The Day of Silence


This is the day that the theologians call the day of silence, but somehow with Jesus, I picture it more as the unrecorded day. We can only speculate what really went on during this ominous Wednesday.

We know that just before bed last night Jesus was anointed with oil probably for at least the third time (once in Luke 7 at the home of a prominent “Simon”, once on Saturday evening at the home of Lazarus, and here on Tuesday evening at the home of Simon the Leper”). Jesus told the crowd it was for his burial. Whether or not anyone in the room understood his very “in your face” description of the anointing is even more questionable than Jesus’ plans for Wednesday.

Luke tells us that He taught in the temple everyday. So, I wonder if many of the lessons the gospels refer to as Tuesday’s teachings were really part of Wednesday’s story. It’s extremely plausible to think that Jesus came back into Jerusalem on Wednesday and taught in the temple again. With so many last minute lessons to share with His followers, an extra day of teaching seems likely. But it’s only Luke that says Jesus taught every day. That seems like it could be a detail that many years later as others told the story to Luke could have turned “on Monday and Tuesday” to “every day.” With all of the lessons Jesus shared, it may have seemed more like three or four days of teaching. Between the parables and the truth about the last days, Jesus’ message was deep, controversial and long enough to be spread over more than two days.

However, an intimate day with His friends in Bethany seems equally likely. We know, like Jesus knew, Thursday is gonna be busy. There’s not going to be a lot of time for chit chat as the disciples get the room ready and make arrangements with a priest to stop by to collect the blood of the lamb and say the holy stuff priests say over Passover Lambs.

So, I wonder if Wednesday was the day that Jesus spent with His friends, the day that was too personal and private for any of them to write down. I picture Jesus resting just a bit. Sunday, Monday and Tuesday had to have been very taxing with so many people asking questions and those in authority watching His every move. I see an exhausted Jesus. The realization that He had less than 48 hours with these men He loved so dearly had to weigh on the humanness of Christ. Perhaps Jesus spent the day enjoy the twelve and the company of his hosts, Lazarus, Mary and Martha of Bethany. Did our Savior take this 24 hours to rest so He’d have the strength to endure the next 48?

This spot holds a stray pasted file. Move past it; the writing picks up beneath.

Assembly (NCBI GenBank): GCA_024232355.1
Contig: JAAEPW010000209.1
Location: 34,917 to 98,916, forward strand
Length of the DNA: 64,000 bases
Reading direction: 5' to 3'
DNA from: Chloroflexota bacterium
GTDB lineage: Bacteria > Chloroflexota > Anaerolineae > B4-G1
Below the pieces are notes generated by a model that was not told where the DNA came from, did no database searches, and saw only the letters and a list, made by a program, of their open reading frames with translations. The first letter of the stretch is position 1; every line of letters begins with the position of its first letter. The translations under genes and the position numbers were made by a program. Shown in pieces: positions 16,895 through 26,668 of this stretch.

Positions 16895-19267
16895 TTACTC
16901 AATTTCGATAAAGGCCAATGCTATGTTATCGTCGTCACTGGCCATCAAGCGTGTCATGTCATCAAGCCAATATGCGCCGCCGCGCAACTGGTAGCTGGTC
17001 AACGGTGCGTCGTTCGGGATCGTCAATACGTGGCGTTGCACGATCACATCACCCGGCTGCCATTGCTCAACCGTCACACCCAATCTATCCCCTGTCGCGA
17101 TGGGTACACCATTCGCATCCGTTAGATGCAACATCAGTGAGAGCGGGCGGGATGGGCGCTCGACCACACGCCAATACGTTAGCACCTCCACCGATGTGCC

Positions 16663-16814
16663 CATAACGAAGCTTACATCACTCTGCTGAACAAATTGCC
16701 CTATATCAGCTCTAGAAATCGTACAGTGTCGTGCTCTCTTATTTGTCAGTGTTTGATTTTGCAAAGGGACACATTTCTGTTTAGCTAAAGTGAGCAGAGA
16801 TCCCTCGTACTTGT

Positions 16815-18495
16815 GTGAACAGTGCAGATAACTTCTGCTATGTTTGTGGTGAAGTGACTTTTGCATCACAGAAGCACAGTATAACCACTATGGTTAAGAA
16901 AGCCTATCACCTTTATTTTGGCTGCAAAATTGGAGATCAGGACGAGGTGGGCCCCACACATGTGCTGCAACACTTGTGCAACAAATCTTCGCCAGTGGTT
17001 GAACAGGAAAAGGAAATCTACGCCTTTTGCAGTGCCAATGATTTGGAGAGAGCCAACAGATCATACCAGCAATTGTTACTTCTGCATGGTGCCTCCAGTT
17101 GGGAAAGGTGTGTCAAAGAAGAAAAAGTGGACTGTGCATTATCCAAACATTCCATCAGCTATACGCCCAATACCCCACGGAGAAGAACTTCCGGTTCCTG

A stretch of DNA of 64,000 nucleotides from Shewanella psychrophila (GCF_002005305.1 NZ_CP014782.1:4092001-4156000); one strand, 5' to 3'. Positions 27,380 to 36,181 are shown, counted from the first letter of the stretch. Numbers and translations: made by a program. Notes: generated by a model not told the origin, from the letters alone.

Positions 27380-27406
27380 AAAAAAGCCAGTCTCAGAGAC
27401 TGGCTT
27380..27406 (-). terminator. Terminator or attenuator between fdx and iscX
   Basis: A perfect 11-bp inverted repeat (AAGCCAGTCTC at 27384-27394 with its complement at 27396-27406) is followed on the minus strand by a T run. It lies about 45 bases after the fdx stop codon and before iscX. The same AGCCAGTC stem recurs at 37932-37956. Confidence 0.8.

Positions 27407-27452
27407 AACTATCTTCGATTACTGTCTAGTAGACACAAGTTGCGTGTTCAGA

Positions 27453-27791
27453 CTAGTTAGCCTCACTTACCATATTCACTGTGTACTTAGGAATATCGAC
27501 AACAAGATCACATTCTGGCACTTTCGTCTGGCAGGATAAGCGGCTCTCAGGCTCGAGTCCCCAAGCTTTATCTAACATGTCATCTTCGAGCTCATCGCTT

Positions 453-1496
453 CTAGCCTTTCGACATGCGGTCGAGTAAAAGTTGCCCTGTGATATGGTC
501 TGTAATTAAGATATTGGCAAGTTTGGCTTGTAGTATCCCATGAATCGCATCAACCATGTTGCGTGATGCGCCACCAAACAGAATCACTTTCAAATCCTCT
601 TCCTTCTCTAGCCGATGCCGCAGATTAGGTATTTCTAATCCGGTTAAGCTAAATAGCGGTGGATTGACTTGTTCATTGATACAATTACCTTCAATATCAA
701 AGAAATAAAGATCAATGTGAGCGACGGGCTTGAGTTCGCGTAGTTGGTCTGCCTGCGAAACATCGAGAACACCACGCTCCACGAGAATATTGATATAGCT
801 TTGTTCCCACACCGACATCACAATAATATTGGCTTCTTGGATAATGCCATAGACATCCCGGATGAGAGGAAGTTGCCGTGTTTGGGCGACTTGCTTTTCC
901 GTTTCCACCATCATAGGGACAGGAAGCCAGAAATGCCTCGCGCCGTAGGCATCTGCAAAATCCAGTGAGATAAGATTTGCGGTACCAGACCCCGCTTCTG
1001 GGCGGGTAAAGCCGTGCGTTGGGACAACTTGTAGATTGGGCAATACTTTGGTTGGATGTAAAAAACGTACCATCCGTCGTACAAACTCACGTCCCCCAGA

The one thing the scriptures are not silent about is that it’s probably this Wednesday that Judas met with the chief priests and religious leaders. We don’t know for sure the day, but we do know that it was right after the woman anointed Jesus at Simon, the Leper’s, home. I guess I picture this right after the evening meal, so I see Judas heading alone to Jerusalem first thing Wednesday morning to talk to the guys who wanted to kill Jesus.

The priests and teachers had originally said, “not during the feast.” I wonder what Judas said to them to convince them otherwise. Was it just since the perfect opportunity presented itself, they decided to go with it. One of the saddest parts of this whole story is that the riots and uprising that the religious leaders expected never happened. Where were the 10,000+ people that Jesus had fed on the mountain? Where were all those who’d heard Him teach in the temple, the crowds that welcomed Him into Jerusalem?

Jesus had enough support that the leaders were afraid of the masses. But we know that on Friday those folks were no place to be found. I’m guessing fear had them hiding in their homes and some may have even bowed to pressure and been in the crowd that yelled, “Crucify Him.” Wherever they were, we know where they weren’t, and that’s fulfilling the religious leaders’ worst fears.

I wonder if I have enough courage to make the highly religious nervous . . .

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